DHS official emphasizes importance of interoperable communications

NASHVILLE, Tenn. -- The development of communications systems capable of functioning across jurisdictions is a critical component of emergency preparedness, a senior Homeland Security Department official told a group of state lawmakers here on Monday.

But the deployment of such interoperable communications systems will require funding and coordination among state and local emergency responders, Tracy Henke, the department's assistant secretary for grants and training, said at the annual meeting of the National Conference of State Legislatures.

"Interoperability is a mission-critical capability," she told the conference's task force on homeland security and emergency preparedness.

Homeland Security is negotiating the transfer of $1 billion from the Commerce Department to fund the development of interoperable communications systems, according to Henke. She said the cash, which has been generated through spectrum sales, will help boost interoperability projects throughout the country.

But Henke said it also is vital that some emergency responders take the first step of deploying adequate communications networks before they focus on making them work across jurisdictions. "We have areas that don't have basic operability still," she said.

Henke also told the task force that the department is re-evaluating its criteria for allocating grants but that she only expects minor changes before next year. She stressed that the department distributes the grants within the limitations imposed upon them by congressional budgets.

The department earlier this year announced a 40 percent cut in anti-terrorism grant funding for the New York and Washington metropolitan areas for fiscal 2006, a decision that has been widely criticized by federal, state and local lawmakers.

Henke said the department is working to make the process more transparent by giving state and local officials opportunities to see what items are being considered before grants are authorized.

New York state Sen. Michael Balboni said it would be helpful to have more access and input in the process, but he said it is difficult for many at the state level to make time to conduct proper reviews because of their staffing levels.

Balboni also expressed concern about the criteria used to complete the department's database of national assets. He said he would have preferred that both the Brooklyn Bridge and the Empire State Building be counted as national icons and as critical infrastructure.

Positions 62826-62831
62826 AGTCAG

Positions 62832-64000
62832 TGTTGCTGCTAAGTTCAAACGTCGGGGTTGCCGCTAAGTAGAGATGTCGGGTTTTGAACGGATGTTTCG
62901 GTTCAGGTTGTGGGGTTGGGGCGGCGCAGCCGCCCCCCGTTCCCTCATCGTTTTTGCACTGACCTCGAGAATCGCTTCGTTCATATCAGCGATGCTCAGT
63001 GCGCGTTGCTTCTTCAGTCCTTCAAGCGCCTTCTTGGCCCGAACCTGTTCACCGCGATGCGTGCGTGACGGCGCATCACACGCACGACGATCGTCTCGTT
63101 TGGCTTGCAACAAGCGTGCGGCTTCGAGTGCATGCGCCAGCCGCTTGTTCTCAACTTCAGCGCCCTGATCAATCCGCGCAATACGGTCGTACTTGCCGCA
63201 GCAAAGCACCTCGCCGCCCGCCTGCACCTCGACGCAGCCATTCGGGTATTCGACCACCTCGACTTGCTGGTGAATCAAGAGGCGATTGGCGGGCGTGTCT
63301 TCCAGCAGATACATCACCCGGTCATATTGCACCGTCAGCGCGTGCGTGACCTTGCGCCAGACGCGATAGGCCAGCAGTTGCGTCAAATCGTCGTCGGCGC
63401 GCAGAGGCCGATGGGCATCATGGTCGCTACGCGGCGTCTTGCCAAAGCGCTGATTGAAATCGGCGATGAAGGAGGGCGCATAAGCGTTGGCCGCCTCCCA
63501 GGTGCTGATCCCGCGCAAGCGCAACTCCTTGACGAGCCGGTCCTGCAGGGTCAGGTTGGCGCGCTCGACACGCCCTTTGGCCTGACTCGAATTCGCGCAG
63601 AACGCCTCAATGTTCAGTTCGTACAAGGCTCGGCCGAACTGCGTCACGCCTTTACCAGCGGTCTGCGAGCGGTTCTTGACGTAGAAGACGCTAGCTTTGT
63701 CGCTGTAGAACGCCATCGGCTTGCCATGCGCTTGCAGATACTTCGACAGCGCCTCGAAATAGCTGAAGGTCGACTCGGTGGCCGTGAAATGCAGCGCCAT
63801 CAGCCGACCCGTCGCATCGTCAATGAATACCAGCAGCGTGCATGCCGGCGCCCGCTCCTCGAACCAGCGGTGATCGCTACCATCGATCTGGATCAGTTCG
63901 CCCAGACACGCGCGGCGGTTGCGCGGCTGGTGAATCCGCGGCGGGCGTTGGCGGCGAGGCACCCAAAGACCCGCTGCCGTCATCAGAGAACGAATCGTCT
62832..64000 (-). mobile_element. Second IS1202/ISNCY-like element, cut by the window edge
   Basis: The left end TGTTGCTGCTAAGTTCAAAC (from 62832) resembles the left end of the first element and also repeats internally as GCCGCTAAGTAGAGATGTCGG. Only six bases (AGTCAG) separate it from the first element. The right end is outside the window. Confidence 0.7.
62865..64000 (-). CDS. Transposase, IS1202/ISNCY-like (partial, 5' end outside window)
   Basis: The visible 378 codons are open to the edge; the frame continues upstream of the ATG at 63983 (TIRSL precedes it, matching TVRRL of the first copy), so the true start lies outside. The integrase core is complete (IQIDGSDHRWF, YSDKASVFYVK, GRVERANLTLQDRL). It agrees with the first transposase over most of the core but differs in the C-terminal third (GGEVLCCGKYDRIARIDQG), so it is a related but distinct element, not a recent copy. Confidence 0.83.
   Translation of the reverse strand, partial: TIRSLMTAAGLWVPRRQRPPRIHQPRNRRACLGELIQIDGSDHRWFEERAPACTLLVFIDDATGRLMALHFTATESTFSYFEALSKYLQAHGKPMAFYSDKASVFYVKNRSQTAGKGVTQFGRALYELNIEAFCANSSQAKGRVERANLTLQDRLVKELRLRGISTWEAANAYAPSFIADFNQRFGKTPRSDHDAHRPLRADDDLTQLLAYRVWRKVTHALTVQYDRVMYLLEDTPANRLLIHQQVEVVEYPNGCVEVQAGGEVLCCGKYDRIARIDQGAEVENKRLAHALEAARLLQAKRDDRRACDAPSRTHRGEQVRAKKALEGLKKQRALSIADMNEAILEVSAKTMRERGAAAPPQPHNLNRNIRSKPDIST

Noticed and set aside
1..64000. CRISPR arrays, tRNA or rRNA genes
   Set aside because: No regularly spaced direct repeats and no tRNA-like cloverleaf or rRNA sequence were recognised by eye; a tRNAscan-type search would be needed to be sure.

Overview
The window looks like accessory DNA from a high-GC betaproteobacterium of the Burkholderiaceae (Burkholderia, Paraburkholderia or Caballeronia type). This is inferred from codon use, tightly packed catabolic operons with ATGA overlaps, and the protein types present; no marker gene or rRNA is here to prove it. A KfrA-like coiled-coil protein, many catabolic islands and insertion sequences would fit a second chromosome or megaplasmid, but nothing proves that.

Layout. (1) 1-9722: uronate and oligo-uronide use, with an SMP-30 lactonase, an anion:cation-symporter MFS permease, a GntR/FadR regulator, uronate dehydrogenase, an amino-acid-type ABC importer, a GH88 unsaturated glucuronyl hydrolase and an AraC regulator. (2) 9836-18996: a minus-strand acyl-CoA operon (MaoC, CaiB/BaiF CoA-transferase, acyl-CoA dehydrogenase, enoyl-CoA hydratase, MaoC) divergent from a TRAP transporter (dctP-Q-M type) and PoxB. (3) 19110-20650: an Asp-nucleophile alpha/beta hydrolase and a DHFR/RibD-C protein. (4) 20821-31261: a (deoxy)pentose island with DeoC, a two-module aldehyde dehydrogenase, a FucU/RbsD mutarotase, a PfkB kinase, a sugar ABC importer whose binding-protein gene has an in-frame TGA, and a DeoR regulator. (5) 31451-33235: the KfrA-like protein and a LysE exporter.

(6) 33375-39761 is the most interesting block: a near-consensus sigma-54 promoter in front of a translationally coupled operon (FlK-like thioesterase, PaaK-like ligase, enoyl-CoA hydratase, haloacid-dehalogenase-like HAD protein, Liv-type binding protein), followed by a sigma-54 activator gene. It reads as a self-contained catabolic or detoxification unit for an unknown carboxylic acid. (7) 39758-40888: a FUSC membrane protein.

Henke said that congressional appropriators set timelines for the evaluation of grant applications and that the department must work within such timeframes.

Stay up-to-date with federal news alerts and analysis — Sign up for GovExec's email newsletters.
FROM OUR SPONSORS
JOIN THE DISCUSSION
Close [ x ] More from GovExec
 
 

Thank you for subscribing to newsletters from GovExec.com.
We think these reports might interest you:

  • Going Agile:Revolutionizing Federal Digital Services Delivery

    Here’s one indication that times have changed: Harriet Tubman is going to be the next face of the twenty dollar bill. Another sign of change? The way in which the federal government arrived at that decision.

    Download
  • Cyber Risk Report: Cybercrime Trends from 2016

    In our first half 2016 cyber trends report, SurfWatch Labs threat intelligence analysts noted one key theme – the interconnected nature of cybercrime – and the second half of the year saw organizations continuing to struggle with that reality. The number of potential cyber threats, the pool of already compromised information, and the ease of finding increasingly sophisticated cybercriminal tools continued to snowball throughout the year.

    Download
  • Featured Content from RSA Conference: Dissed by NIST

    Learn more about the latest draft of the U.S. National Institute of Standards and Technology guidance document on authentication and lifecycle management.

    Download
  • GBC Issue Brief: The Future of 9-1-1

    A Look Into the Next Generation of Emergency Services

    Download
  • GBC Survey Report: Securing the Perimeters

    A candid survey on cybersecurity in state and local governments

    Download
  • The New IP: Moving Government Agencies Toward the Network of The Future

    Federal IT managers are looking to modernize legacy network infrastructures that are taxed by growing demands from mobile devices, video, vast amounts of data, and more. This issue brief discusses the federal government network landscape, as well as market, financial force drivers for network modernization.

    Download
  • eBook: State & Local Cybersecurity

    CenturyLink is committed to helping state and local governments meet their cybersecurity challenges. Towards that end, CenturyLink commissioned a study from the Government Business Council that looked at the perceptions, attitudes and experiences of state and local leaders around the cybersecurity issue. The results were surprising in a number of ways. Learn more about their findings and the ways in which state and local governments can combat cybersecurity threats with this eBook.

    Download

When you download a report, your information may be shared with the underwriters of that document.